Such an approach largely misses the point. Turkey’s motivations might be better explained by two closely connected factors: possible internal threats to the Erdogan government and international relations with Russia. Turkey’s perspective on Russia and the United States is quite different from that of many other NATO members. The alliance as a whole has called out Russian aggression and begun to orient air defenses to the east. If internal and external political factors are taking precedence, sterile side-by-side comparison of S-400 and Patriot metrics may therefore be misleading.
Although Turkey claims that its own personnel will man the S-400s, various Russian advisors and technicians will likely remain on the ground for training and maintenance, if not also for operational support. The presence of these advisors accompanying the hardware would also be tangible evidence of ongoing Russian support for Turkey. As with the Russian deployment of S-300 and S-400 batteries in Syria to protect Bashar al-Assad, the presence of Russian personnel and hardware is a strong signal of Russian support.
Besides political and economic benefits, Turkey may also want the S-400 for unique military reasons, namely the capability to shoot down aircraft operated by the Turkish Air Force.
A Capability to Shoot Down Its Own Planes During the Turkish military’s attempted coup in July 2016, Turkish F-16 pilots bombed the Turkish Parliament and threatened Erdogan’s own plane. In the months that followed, Erdogan tried to “coup-proof” the country through mass arrests and by reportedly purging some 2,600 military officers, including half of Turkey’s fighter pilots.
Acquiring the S-400 may, in short, be part of Erdogan’s hedge against another coup, both by deepening his strategic relationship with Russia and by acquiring specific air defenses means to combat another attempt to overthrow him
Acquisition of the Patriot system would not fit in with Erdogan’s developing partnership with Russia. Nor would it suffice as coup insurance, since it is not tailored to shoot down Western aircraft. Having accused the United States of being behind the 2016 coup, Erdogan may be distrustful of U.S. air defenses to protect him in the future. Whether he is better off staking his survival on the Russians remains to be seen.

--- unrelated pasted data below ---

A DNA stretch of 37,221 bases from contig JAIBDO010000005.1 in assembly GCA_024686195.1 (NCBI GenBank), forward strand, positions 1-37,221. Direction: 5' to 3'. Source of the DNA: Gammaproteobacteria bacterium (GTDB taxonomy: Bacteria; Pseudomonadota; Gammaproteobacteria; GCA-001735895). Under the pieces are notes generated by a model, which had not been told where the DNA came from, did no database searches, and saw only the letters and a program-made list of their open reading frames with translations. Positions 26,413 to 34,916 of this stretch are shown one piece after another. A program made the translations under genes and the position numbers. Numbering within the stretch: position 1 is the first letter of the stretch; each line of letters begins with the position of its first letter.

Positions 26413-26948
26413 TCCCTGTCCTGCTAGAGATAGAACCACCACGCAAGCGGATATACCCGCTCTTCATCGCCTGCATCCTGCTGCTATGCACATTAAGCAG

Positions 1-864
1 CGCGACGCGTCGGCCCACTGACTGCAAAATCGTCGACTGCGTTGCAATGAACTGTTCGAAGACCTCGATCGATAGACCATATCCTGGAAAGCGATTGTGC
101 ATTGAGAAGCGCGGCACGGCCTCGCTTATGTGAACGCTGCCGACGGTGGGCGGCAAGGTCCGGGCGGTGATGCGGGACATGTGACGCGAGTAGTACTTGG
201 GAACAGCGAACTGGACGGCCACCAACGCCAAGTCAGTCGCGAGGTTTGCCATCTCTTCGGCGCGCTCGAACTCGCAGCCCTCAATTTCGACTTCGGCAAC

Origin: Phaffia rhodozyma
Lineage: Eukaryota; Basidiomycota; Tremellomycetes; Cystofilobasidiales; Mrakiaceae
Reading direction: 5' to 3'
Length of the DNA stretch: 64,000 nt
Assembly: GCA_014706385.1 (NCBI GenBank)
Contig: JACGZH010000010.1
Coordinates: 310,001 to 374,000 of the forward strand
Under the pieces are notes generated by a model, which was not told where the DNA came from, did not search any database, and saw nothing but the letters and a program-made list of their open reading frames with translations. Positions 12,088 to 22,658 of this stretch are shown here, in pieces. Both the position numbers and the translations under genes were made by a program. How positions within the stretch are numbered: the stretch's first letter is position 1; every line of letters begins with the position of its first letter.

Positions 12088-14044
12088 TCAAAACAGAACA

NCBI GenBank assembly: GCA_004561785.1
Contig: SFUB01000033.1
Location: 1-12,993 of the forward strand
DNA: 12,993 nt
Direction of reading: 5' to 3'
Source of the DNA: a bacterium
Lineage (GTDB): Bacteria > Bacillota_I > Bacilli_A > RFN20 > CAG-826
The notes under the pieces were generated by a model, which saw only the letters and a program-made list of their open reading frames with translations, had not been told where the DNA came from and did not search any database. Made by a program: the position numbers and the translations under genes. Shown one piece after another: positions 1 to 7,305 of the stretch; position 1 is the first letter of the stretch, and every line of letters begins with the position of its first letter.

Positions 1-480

Next Steps Now that Turkey has acquired the S-400, the question is what the United States will do in response. The United States appears to be prudently terminating Turkey’s involvement in the F-35 program. Like his predecessor Patrick Shanahan, acting Secretary of Defense Mark Esper has confirmed that the United States will suspend F-35 sales should Turkey acquire the S-400. Turkish pilots that had been training on the F-35 are being sent home, and a new foreign partner is being sought to substitute for Turkish involvement and investment.
Sanctions on Turkey for purchasing Russian military equipment are also likely. Following the Russian invasion of Ukraine, Congress in 2017 passed the Countering America’s Adversaries Through Sanctions Act (CAATSA), which imposes sanctions on any country purchasing significant military equipment from Russia. Turkey’s S-400 purchase puts the Trump administration in the awkward position of either enforcing sanctions on a NATO ally or pretending that Turkey’s S-400 acquisition is somehow a vital national security interest of the United States such that sanctions could be waived. Whether or not CAATSA sanctions are implemented, or for how long, allowing Turkey to have the F-35 is incompatible with Turkey’s operation of the S-400, and that sale must be terminated if Turkey operates the S-400.
But if Erdogan’s S-400 decision is driven by fundamental desire to preserve his rule—as a matter, as he says, of “national sovereignty”—then both the loss of the F-35 and CAATSA sanctions may be a price he is willing to pay.
If Turkey’s S-400 is indeed intended to provide military and political insurance for Erdogan against another coup attempt, it would go a long way to explaining why he is willing to endure considerable U.S. and NATO pressure to acquire it. This more specific purpose might explain why Turkish defense minister Hulusi Akar still maintains that Turkey remains open to acquiring the Patriot—as defense against other external threats. In the long term, Turkey may reverse the current move towards Russia, perhaps in a post-Erdogan period. If so, the prospects of both F-35 and Patriot air defenses could be reopened along with a future integration with NATO air defenses. For now, however, Turkey’s decision to acquire the S-400 represents a significant win for Russia.
Thomas Karako is a senior fellow in the International Security Program and the director of the Missile Defense Project at the Center for Strategic and International Studies (CSIS) in Washington, D.C.
Commentary is produced by the Center for Strategic and International Studies (CSIS), a private, tax-exempt institution focusing on international public policy issues. Its research is nonpartisan and nonproprietary. CSIS does not take specific policy positions. Accordingly, all views, positions, and conclusions expressed in this publication should be understood to be solely those of the author(s).
© 2019 by the Center for Strategic and International Studies. All rights reserved.